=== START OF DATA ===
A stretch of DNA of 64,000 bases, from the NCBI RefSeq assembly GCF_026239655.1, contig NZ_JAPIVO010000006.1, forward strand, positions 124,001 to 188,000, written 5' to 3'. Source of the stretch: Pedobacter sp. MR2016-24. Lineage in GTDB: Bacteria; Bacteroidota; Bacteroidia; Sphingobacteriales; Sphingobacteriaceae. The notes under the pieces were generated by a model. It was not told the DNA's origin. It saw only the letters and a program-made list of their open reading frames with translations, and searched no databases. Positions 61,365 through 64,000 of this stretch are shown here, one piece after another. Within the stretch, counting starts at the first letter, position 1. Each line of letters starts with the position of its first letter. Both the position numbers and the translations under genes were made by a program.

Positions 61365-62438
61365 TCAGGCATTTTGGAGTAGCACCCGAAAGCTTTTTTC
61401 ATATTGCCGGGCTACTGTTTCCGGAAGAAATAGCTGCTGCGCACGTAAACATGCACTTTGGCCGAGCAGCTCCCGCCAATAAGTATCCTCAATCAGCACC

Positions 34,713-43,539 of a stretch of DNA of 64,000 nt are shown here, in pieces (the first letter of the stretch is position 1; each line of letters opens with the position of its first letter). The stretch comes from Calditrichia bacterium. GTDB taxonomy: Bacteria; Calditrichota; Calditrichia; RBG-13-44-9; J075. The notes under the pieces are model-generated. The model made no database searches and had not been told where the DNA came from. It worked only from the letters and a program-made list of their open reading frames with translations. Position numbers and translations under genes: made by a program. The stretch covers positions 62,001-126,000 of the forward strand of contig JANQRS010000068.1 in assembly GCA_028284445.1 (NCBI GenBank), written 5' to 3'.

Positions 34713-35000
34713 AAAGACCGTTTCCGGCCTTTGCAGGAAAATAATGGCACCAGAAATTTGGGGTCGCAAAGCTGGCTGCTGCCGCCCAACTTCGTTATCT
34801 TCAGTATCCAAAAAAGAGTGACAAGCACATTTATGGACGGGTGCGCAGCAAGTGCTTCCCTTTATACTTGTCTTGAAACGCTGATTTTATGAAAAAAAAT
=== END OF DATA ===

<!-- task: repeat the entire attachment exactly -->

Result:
A stretch of DNA of 64,000 bases, from the NCBI RefSeq assembly GCF_026239655.1, contig NZ_JAPIVO010000006.1, forward strand, positions 124,001 to 188,000, written 5' to 3'. Source of the stretch: Pedobacter sp. MR2016-24. Lineage in GTDB: Bacteria; Bacteroidota; Bacteroidia; Sphingobacteriales; Sphingobacteriaceae. The notes under the pieces were generated by a model. It was not told the DNA's origin. It saw only the letters and a program-made list of their open reading frames with translations, and searched no databases. Positions 61,365 through 64,000 of this stretch are shown here, one piece after another. Within the stretch, counting starts at the first letter, position 1. Each line of letters starts with the position of its first letter. Both the position numbers and the translations under genes were made by a program.

Positions 61365-62438
61365 TCAGGCATTTTGGAGTAGCACCCGAAAGCTTTTTTC
61401 ATATTGCCGGGCTACTGTTTCCGGAAGAAATAGCTGCTGCGCACGTAAACATGCACTTTGGCCGAGCAGCTCCCGCCAATAAGTATCCTCAATCAGCACC

Positions 34,713-43,539 of a stretch of DNA of 64,000 nt are shown here, in pieces (the first letter of the stretch is position 1; each line of letters opens with the position of its first letter). The stretch comes from Calditrichia bacterium. GTDB taxonomy: Bacteria; Calditrichota; Calditrichia; RBG-13-44-9; J075. The notes under the pieces are model-generated. The model made no database searches and had not been told where the DNA came from. It worked only from the letters and a program-made list of their open reading frames with translations. Position numbers and translations under genes: made by a program. The stretch covers positions 62,001-126,000 of the forward strand of contig JANQRS010000068.1 in assembly GCA_028284445.1 (NCBI GenBank), written 5' to 3'.

Positions 34713-35000
34713 AAAGACCGTTTCCGGCCTTTGCAGGAAAATAATGGCACCAGAAATTTGGGGTCGCAAAGCTGGCTGCTGCCGCCCAACTTCGTTATCT
34801 TCAGTATCCAAAAAAGAGTGACAAGCACATTTATGGACGGGTGCGCAGCAAGTGCTTCCCTTTATACTTGTCTTGAAACGCTGATTTTATGAAAAAAAAT